David Byrne has thrilled his legions of fans by announcing that there will be a new album for us all to obsess over very soon. The new LP American Utopia will be, 9th March and is the first new piece of music since his 2004 release Grown Backwards, excluding his joint work with St. Vincent on 2012’s Love This Giant.
The new album features collaborations with Brian Eno, Rodaidh McDonald, Oneohtrix Point Never, Jam City, Doveman, Jack Peñate, and more.
Judging by this new track it’s set to have all the rhythmic swagger we know and love about Byrne’s work. It’s funkier than Bootsy Collins holding some camembert.
Take a listen to ‘Everybody’s Coming To My House’ below and get ready for the new album. But before that read the (lengthy) open letter which accompanies the news from the man himself.
“Is this meant ironically? Is it a joke? Do I mean this seriously? In what way? Am I referring to the past or the future? Is it personal or political? These songs don’t describe an imaginary or possibly impossible place but rather attempt to depict the world we live in now. Many of us, I suspect, are not satisfied with that world – the world we have made for ourselves. We look around and we ask ourselves – well, does it have to be like this? Is there another way? These songs are about that looking and that asking.
This album is indirectly about those aspirational impulses. Sometimes to describe is to reveal, to see other possibilities. To ask a question is to begin the process of looking for an answer. To be descriptive is also to be prescriptive, in a way. The act of asking is a big step. The songs are sincere – the title is not ironic. The title refers not to a specific utopia, but rather to our longing, frustration, aspirations, fears, and hopes regarding what could be possible, what else is possible. The description, the discontent and the desire – I have a feeling that is what these songs touch on.
America, or to be correct – the United States – was founded as a utopian experiment. One can point out that yes, there were less than noble business interests at play, and this experiment applied only to white males of means, much of which is still true. Clearly there was poison in the well, and much of what was built was built on the backs of slaves, with half the country disenfranchised. There was genocide, exploitation and land grabs. But I’m talking about perception, which is different than reality. The perception was (past tense) that here might be a new way of living, of cooperating with one another, even if the experiment was being played out only by a portion of the population. The rest of the world, for a long time, viewed the American experiment as exciting, noble and something to be emulated – at least in the ways it succeeded. It was viewed as a fresh start, a place where old, ingrained ideas could be jettisoned, and a world of both fairness and opportunity could be established. Though it never did succeed in all its aims, enough of them were realized in its brief history to give hope to many.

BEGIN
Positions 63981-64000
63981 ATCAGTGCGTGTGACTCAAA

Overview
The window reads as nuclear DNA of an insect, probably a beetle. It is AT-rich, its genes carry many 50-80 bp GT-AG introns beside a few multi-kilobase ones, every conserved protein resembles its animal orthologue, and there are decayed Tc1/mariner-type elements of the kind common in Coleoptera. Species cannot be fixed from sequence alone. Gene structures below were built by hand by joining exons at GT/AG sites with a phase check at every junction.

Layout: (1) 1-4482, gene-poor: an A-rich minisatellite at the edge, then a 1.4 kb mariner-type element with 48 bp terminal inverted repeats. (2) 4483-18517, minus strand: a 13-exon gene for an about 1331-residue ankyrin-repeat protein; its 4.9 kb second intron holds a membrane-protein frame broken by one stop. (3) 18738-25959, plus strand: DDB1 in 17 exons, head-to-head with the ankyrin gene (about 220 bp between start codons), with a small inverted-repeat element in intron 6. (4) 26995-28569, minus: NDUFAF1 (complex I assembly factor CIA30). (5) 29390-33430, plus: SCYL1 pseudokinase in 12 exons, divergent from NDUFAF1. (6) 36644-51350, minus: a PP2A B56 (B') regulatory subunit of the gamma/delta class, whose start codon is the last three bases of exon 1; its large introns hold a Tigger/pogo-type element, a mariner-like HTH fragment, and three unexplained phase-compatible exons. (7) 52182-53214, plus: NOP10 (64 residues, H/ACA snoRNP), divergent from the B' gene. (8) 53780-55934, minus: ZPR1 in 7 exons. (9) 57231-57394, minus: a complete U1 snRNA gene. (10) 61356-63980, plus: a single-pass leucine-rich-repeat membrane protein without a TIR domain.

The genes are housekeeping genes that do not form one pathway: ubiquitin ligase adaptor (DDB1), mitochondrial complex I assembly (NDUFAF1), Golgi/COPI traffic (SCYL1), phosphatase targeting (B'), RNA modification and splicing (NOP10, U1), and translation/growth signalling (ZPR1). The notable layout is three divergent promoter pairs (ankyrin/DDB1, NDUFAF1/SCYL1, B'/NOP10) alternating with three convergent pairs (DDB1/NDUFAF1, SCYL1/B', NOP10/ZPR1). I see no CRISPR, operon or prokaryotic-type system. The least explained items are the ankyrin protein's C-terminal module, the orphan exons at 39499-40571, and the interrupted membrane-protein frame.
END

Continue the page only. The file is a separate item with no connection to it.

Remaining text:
Now it seems – in this place, and in others – we are seeing those dreams, those possibilities, being withdrawn. The experiment seems on the verge of complete and utter collapse. So naturally, we now ask ourselves – was it too much to ask? Were we wrong about how humans can be? Can we start over? Is there another way? A different way? Do we have any choice in the matter? This asking is a good sign.
I have no prescriptions or surefire answers, but I sense that I am not the only one looking and asking, wondering and still holding onto some tiny bit of hope, unwilling to succumb entirely to despair or cynicism.
It’s not easy, but music helps. Music is a kind of model – it often tells us or points us toward how we can be.”
I Dance Like This
Gasoline And Dirty Sheets
Every Day Is A Miracle
This Is That
It’s Not Dark Up Here
Doing The Right Thing
Everybody’s Coming To My House